The Discomfort of a Growing Economy

Gareth MorganEconomics

Gareth Morgan, director of Gareth Morgan Investments

The prospect of a sustained period of strong economic growth is one facing New Zealanders. While such a scenario might appear more comfortable than the alternative of scratching a living in an economy incapable of maintaining growth rates of any significance, this is a misconception. Economic growth is achieved because of discomfort, it doesn’t painlessly appear in order to provide comfort.

The discomfort referred to of course is that of competition, a fact of economic endeavour recognised by most as necessary for better economic performance, but one we curse privately insofar as it makes our daily lives more demanding. Whether we’re households, firms or policymakers, the prospect of sustained economic growth in NZ should he recognised as one demanding more rather than less of us individually.

Firstly the policymaker. Having implemented reforms over the last 10 years which have reduced the protection afforded industry, policymakers have already had some satisfaction in seeing substantial improvements in economic efficient result. From industries such as air transport and telecoms to financial services, efficiency has broken through. Ironically, the Reserve Bank Act has imposed a discipline on the economic policymaker. The Act ensures that, as a last resort, mortgage rates will be lifted to preserve price stability. Rising rnortgage rates are a difficult phenomenon to sell to an electorate and they cramp economic growth to boot, so policies which preserve price stability without leaving it to Reserve Bank tightening are becoming decidedly more attractive. In this respect politicians should be keener to continue the deregulatory attack they began in 1984, with the major objective of promoting competition in every last nook and cranny of business endeavour. This can be politically quite uncomfortable as regional hospital reformers are experiencing.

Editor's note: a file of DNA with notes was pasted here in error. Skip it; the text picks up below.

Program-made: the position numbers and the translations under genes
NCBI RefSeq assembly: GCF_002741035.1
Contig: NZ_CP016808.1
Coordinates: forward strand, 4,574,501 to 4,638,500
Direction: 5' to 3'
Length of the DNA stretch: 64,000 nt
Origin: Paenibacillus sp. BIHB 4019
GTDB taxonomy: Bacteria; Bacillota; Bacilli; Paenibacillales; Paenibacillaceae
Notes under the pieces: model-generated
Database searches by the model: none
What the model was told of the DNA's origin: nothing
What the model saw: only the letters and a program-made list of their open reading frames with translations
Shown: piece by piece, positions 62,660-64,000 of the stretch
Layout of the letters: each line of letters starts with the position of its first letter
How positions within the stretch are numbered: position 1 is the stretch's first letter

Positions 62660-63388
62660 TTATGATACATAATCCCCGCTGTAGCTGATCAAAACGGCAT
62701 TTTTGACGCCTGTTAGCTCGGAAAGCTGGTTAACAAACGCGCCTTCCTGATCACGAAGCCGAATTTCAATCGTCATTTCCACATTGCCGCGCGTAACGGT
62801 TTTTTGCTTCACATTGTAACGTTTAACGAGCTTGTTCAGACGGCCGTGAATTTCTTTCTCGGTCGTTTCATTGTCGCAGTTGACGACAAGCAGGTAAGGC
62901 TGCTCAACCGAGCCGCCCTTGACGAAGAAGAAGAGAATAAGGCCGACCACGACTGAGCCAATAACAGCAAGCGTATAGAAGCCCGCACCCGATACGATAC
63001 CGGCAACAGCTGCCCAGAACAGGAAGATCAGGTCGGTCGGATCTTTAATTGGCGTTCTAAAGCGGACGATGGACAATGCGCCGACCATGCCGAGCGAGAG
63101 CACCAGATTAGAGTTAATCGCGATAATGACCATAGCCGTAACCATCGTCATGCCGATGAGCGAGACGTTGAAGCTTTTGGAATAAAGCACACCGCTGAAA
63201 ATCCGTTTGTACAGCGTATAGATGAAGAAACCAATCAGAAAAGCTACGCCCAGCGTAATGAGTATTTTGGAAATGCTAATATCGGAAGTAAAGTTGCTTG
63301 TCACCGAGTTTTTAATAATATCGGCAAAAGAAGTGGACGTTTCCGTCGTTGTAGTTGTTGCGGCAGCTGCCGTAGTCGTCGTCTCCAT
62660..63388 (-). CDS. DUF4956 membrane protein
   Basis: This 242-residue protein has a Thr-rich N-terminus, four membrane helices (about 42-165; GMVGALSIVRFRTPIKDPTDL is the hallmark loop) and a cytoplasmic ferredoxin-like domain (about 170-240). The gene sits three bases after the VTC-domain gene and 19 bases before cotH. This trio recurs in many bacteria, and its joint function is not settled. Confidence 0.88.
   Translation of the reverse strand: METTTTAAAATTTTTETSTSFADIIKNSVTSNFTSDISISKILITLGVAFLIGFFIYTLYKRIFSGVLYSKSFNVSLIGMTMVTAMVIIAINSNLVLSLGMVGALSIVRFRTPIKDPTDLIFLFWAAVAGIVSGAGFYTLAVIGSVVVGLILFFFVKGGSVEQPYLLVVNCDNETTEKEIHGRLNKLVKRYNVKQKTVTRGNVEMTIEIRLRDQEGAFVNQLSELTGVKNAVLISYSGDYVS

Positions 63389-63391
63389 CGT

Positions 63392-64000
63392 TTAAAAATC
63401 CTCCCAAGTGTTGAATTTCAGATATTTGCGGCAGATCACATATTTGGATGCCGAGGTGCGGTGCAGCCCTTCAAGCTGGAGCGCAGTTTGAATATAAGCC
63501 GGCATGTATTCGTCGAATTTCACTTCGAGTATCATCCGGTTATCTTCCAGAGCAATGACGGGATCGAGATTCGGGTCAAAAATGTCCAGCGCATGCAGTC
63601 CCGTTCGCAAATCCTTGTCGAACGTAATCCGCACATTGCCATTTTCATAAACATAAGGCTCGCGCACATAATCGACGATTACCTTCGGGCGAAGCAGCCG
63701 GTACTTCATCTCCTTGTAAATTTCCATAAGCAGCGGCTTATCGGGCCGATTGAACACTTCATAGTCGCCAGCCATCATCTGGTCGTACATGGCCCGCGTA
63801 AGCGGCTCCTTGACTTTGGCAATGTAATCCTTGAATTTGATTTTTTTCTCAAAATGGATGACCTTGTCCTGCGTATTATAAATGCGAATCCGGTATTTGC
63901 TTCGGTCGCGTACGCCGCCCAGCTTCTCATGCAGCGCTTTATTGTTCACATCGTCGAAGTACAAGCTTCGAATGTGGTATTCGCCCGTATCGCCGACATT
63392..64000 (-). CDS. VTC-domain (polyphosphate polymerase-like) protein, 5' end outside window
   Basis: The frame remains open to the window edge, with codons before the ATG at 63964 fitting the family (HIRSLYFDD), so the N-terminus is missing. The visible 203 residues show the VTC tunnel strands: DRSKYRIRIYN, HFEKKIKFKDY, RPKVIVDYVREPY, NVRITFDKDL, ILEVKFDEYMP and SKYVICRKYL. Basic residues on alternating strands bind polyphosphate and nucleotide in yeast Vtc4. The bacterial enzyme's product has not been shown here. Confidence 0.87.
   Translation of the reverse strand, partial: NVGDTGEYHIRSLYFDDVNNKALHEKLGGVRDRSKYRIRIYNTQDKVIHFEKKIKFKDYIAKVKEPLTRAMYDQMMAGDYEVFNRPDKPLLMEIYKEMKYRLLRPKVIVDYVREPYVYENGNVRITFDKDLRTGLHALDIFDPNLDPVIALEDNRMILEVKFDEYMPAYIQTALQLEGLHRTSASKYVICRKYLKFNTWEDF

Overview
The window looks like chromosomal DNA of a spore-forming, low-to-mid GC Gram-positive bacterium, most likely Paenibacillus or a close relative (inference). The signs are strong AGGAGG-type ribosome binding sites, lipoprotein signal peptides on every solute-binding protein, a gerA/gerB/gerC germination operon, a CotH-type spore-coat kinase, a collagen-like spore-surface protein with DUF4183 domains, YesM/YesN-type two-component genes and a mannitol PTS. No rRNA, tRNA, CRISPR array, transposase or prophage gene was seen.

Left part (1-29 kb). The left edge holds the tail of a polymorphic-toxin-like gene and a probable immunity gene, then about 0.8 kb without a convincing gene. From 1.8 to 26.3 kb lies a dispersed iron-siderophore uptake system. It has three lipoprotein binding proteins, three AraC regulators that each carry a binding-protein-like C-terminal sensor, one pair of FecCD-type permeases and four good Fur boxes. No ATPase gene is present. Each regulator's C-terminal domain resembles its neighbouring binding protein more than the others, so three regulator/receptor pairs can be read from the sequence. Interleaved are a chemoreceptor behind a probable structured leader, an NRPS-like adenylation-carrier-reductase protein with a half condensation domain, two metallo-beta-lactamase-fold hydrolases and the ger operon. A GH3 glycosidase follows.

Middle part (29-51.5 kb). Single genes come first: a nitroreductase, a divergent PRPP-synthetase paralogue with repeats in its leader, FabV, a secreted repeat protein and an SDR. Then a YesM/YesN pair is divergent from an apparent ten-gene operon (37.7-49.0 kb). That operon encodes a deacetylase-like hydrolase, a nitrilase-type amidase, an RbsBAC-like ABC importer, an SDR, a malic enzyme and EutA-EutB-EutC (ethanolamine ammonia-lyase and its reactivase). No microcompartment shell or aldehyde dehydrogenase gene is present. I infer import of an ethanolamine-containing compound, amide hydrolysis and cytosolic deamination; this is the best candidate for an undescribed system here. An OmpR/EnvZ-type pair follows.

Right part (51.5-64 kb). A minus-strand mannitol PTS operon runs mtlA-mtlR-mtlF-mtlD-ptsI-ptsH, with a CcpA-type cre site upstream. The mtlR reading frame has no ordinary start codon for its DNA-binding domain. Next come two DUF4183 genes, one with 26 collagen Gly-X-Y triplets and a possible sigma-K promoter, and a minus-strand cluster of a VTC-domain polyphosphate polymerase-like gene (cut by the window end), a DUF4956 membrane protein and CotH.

From the firm’s perspective, greater competition has to be seized upon as the spur to improved performance – necessary merely to survive. Competition severely reduces the ability to maintain abnormal profits without recourse to the innovation and product differentiation from which profits flow, being at the heart of any businesses’ mission. In a world where external protections against competition are being continually dismantled, the only “protection’ is internal improvement of the firm’s competitiveness. An intensely competitive domestic environment renders the firm a strong international competitive aspect, opening up growth opportunities the domestic market alone could never offer. For employees of our businesses this work environment is unrelentingly tough, not comfortable.

For the households that supply the labour, the competitive environment which spurs the growing economy, demands of labour a range of skills necessary to fuel thc modern business. These skills include the technical, work practice, interpersonal and innovative attributes which make a person valuable. Without the broader range of skills cited, an individual becomes increasingly confined in terms of their participation in the growing economy. Without any of the skills they simply do not participate.

In conclusion then, while we should celebrate the opportunity to sustain a higher growth performance and the higher average material living that provides, any belief that this makes daily working life more snug, should be readily dispelled.


The Discomfort of a Growing Economy was last modified: December 15th, 2015 by Gareth Morgan
About the Author

Gareth Morgan

Facebook Twitter

Gareth Morgan is a New Zealand economist and commentator on public policy who in previous lives has been in business as an economic consultant, funds manager, and professional company director. He is also a motorcycle adventurer and philanthropist. Gareth and his wife Joanne have a charitable foundation, the Morgan Foundation, which has three main stands of philanthropic endeavour – public interest research, conservation and social investment.